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This article is from our archives and has not been updated and integrated with our "new" site yet... Even so, it's still awesome - so keep reading!

Published on Tue, Nov 2, 2004

By: The LACar Editorial Staff


We've all been to the same old car show a million times. You know the one - a bunch of old guys sitting around in lawn chairs or nervously looking on while judges do their thing, all the while pretending that they don't care whether they win or not. The Temple City High School featured a show on October 16th that was anything but that. Timed to be a part of the Temple City Unified School District's 50th anniversary, the show was part of a larger weekend of festivities. But had it existed all on its own, it would have been worth the effort to see the eclectic bunch of vehicles it gathered, which ranged from the spectacular to the bizarre, and meet the great people attached to them.

Perhaps it was an accident, but a fortunate one, that all 118 cars at the show were packed shoulder-to-shoulder on a relatively tiny corner of the school grounds behind the track. The effect for spectators was that their eyes were constantly full of beautiful vehicles. Two steps one direction or the other could mean the difference between looking at a 1911 Pope-Hartford with gas lamps and a crank to start it, a 1961 Impala SS409, or a 1946 Hudson Super Six pickup that was perfectly restored. The variety of cars didn't end there. A '57 Chevy Nomad with a 283, a 1910 Ford T with "horseless carriage" tags, and several nice Corvettes awaited inspection and judging by people's choice. And cars weren't grouped by vintage, so spectators never quite knew what might please them next.

Unlike many shows with their button-down propriety, this show featured the quirky along with the correct. One 1969 Mustang Fastback had a sign in the windshield saying, "Yes, Mr. Martin still has his Mustang." According to Temple City High alum Nick Szamet, Mr. Martin is on the faculty of the school. There was a 1959 Nsu Prinz, a German car, that was a total mess, but somehow desperately cool. And an unrestored 1934 Ford Woody. All you had to do was stick your head inside, close your eyes, and smell, and you had the past up your nostrils and into your imagination. Two features caught my attention particularly, the first a VW van that time-warped its viewer back to the 60s. The van was a 1966 EZ Camper model owned by John Allen. His stepfather had bought the rig new on March 19, 1966, and John had used it to camp during the 1970s, taking trips to Denver and Seattle. Over the years, the miles and wear accumulated, and at one point the VW sat in John's driveway for ten years. Then the good folks at Temple City's City Hall "suggested" that it might be nice if he do something with the non-operating unit, or they'd offer some incentive in the form of a citation.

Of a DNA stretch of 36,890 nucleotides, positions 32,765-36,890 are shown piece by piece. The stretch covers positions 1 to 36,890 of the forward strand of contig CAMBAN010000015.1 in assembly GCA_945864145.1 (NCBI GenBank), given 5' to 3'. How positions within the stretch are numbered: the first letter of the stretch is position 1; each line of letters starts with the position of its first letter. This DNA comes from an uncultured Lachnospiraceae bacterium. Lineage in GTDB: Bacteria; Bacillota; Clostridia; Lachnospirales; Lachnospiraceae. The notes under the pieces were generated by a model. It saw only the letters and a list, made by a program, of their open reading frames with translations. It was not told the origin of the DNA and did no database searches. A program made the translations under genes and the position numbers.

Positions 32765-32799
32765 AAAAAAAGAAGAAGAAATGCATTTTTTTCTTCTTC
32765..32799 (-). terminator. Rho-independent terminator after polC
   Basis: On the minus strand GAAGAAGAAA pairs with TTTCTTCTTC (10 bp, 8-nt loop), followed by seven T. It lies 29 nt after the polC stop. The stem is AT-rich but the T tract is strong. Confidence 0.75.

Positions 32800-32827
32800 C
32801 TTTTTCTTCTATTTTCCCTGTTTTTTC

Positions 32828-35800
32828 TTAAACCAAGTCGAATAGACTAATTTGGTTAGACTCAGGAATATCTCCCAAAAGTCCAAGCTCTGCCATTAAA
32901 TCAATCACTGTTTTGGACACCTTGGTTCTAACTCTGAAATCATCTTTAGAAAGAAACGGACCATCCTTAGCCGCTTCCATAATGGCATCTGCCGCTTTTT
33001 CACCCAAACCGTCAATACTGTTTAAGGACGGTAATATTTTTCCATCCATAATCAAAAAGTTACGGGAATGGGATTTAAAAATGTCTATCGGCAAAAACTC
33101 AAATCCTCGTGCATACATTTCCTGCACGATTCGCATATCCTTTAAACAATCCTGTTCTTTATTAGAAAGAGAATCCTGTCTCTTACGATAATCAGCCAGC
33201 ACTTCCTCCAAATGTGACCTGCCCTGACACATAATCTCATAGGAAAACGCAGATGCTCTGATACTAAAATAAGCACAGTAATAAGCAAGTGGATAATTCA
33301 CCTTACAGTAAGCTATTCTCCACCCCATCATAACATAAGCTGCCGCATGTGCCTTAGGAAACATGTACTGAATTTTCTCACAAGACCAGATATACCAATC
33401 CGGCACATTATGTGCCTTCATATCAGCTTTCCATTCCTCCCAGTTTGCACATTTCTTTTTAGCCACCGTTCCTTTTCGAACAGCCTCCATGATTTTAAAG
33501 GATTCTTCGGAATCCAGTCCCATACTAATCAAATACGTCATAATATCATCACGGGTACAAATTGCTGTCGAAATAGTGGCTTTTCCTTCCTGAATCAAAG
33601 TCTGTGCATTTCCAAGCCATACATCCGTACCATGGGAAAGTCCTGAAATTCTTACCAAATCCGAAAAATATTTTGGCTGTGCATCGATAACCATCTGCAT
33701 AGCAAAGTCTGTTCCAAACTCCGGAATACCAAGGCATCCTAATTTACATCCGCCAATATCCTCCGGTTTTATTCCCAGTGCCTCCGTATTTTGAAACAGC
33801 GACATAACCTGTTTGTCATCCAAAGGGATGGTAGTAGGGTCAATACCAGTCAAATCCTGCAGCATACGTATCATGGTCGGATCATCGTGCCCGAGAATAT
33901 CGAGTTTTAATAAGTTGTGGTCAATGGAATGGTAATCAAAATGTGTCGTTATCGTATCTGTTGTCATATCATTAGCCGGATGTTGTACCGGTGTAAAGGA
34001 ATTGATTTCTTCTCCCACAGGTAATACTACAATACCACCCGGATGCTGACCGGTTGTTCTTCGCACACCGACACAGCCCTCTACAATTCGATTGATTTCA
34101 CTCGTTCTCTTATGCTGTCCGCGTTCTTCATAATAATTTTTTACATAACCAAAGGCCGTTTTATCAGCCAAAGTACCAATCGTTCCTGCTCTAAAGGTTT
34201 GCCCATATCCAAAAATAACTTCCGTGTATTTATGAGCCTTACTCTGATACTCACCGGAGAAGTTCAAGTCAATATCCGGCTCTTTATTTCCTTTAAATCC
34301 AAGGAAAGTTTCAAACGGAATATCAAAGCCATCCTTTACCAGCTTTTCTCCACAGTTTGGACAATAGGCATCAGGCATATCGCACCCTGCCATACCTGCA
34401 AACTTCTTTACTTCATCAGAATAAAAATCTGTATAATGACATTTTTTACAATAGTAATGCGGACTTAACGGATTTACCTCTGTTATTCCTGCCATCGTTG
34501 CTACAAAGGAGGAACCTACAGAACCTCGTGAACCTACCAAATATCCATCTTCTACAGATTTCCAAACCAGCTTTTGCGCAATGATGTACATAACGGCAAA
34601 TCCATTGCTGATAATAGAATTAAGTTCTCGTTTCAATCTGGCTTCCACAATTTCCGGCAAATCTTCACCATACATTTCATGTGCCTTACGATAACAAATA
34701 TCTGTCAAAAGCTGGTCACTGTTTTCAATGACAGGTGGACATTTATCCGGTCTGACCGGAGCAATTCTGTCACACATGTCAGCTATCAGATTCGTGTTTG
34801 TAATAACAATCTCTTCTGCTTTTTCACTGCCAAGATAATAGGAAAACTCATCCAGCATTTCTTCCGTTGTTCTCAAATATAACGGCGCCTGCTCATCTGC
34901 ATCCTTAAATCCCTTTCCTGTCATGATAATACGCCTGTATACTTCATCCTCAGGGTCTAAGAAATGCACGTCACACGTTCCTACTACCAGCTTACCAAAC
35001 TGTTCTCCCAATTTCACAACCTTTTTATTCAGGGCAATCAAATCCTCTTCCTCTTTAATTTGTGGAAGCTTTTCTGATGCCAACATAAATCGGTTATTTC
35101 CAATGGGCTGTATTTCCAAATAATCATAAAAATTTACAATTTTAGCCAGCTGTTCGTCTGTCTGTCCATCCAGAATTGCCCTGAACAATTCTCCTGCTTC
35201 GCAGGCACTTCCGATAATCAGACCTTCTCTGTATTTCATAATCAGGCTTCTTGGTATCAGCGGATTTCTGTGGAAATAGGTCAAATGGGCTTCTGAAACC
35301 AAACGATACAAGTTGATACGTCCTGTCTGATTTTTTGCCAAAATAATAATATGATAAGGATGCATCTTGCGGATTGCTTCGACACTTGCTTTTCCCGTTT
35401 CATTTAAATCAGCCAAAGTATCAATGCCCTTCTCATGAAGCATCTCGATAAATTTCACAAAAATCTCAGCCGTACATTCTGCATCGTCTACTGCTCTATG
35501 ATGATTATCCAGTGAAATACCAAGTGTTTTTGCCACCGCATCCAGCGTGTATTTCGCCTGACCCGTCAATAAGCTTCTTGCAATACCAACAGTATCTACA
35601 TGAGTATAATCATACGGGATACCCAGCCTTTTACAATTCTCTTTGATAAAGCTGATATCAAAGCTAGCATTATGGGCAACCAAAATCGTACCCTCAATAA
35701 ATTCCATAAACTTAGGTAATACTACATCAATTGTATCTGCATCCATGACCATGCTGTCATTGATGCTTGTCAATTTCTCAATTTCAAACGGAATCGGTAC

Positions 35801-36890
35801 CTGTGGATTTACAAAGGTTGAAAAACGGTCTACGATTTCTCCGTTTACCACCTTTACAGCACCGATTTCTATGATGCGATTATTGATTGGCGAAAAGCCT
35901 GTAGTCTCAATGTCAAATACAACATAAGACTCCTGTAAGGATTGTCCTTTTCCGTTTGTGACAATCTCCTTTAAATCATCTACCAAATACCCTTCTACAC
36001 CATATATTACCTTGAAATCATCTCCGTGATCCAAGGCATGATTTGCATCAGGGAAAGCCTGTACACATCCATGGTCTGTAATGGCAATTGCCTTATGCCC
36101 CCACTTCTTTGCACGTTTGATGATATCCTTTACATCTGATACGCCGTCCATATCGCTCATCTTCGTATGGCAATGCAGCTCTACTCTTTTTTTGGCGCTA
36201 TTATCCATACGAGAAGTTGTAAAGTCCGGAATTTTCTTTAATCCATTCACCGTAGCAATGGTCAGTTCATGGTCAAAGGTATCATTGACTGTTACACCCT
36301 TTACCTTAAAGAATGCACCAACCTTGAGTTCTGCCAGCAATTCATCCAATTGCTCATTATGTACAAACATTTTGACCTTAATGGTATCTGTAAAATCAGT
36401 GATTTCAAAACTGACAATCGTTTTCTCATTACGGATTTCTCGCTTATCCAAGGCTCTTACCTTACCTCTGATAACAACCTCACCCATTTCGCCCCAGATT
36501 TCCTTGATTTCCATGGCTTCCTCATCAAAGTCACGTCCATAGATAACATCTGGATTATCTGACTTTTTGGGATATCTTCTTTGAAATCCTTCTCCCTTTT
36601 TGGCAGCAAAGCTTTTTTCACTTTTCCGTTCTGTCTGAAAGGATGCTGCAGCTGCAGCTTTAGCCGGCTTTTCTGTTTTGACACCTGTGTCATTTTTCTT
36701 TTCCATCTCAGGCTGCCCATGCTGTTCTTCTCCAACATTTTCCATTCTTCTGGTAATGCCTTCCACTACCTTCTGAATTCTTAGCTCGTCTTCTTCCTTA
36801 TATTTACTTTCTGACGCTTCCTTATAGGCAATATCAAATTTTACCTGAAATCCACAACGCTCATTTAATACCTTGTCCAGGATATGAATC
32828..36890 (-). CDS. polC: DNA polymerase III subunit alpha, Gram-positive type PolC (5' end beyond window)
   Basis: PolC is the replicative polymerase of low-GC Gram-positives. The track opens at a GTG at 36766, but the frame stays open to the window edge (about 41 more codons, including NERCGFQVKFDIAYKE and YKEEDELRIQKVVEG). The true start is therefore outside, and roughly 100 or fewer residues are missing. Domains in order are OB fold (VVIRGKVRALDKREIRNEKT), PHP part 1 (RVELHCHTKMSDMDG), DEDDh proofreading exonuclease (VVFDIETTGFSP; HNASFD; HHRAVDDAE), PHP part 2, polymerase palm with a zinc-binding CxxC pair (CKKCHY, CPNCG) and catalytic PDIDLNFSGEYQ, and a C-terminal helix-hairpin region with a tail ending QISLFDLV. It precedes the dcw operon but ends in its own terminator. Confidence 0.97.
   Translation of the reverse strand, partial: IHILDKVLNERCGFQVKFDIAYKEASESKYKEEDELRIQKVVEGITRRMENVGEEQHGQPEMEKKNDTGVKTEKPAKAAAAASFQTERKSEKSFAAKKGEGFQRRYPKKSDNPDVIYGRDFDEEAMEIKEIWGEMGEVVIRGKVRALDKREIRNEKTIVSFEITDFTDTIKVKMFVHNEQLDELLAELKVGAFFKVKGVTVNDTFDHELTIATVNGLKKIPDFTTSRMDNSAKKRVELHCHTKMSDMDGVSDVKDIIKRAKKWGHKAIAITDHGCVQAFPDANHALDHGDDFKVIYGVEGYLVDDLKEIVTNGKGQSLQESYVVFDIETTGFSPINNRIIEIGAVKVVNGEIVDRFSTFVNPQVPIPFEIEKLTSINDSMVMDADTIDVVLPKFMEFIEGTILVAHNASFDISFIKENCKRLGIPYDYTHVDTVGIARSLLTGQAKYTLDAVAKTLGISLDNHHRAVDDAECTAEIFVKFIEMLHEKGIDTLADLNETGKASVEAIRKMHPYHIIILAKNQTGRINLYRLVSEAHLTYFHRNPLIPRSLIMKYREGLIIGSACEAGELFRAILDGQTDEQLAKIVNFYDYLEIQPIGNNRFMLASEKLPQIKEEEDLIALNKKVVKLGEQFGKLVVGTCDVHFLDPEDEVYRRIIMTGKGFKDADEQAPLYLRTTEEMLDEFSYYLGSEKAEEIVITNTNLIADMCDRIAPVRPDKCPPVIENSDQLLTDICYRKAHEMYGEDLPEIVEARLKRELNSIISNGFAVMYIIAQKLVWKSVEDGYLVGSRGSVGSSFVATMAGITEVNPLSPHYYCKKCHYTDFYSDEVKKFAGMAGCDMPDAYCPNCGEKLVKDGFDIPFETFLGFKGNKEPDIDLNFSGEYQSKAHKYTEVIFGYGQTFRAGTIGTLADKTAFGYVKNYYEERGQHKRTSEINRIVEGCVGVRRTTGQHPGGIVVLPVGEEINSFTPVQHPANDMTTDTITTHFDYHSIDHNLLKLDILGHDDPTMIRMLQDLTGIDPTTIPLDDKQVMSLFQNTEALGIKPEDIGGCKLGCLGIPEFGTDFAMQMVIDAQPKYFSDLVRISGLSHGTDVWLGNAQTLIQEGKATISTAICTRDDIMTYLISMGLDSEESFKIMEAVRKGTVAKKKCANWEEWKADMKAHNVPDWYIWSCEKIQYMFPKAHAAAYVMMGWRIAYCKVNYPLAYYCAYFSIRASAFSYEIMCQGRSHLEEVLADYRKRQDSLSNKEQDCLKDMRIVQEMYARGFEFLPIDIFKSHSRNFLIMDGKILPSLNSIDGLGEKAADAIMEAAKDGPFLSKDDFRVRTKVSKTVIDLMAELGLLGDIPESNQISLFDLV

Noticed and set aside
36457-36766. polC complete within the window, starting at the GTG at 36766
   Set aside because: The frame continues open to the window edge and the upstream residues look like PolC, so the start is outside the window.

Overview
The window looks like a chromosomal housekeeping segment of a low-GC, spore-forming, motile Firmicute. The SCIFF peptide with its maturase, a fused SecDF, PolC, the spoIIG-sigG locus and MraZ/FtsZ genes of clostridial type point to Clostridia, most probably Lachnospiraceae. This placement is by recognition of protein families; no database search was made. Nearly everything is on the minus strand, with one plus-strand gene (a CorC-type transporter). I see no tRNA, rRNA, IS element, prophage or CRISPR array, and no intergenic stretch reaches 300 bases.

The warning was enough, and John pulled the van into the back, started to do some dismantling, and laid out plans for a total restoration, which was completed in 2002. In the process, he had the body redone, upped the horsepower from 53 to 110, and redid all the wood inside by himself using the old pieces as patterns. He also managed to sneak in a couple of new Millennium upgrades including a super sound system, discretely tucked away and operated with a remote. The Camper was displayed at the show with books detailing every aspect of its life from sales brochure and contract to photos of the resto. It won a People's Choice award at this show. In the past, it has taken both a People's Choice award (2002) and the Mayor's Choice award (2003) at the Monrovia show put on by Street Rods Forever. John still has all the original gear including the stove pictured in the brochure, complete with the original box. The van is too perfect to take out and thrash, but all it would take would be a willing friend, a cooler of drinks, and a couple of sleeping bags and you could have the time of your life in this thing. The other highlight of the show was a person, Butch Johnson. Though in his eighties, Mr. Johnson is still restoring cars at his house including the 1948 Ford Coupe convertible model he had with him. The car was a rusty mess that had been sitting for 28 years when he started on it. It now looks like brand new, though underneath the skin there are some modern upgrades including a 350 Chevy with a mild cam and an 8-inch rear end.

What's refreshing about Butch is that he's an aw-shucks kind of guy who almost apologizes for his incredible talents. Talking to him makes a person wonder what kind of amazing restoration secrets he has locked up in his mind. Thank goodness he's still creating cars for others to enjoy. His Coupe also won a People's Choice award. Pretty amazing for having been painted in his driveway (you'd think it had been done in a modern, dust-free booth)! The quality and variety of this show suggests an underground world in the Temple City vicinity that's got car culture DNA. So next time you see a notice of a show in the area, GO! You'll be amazed at what you see.

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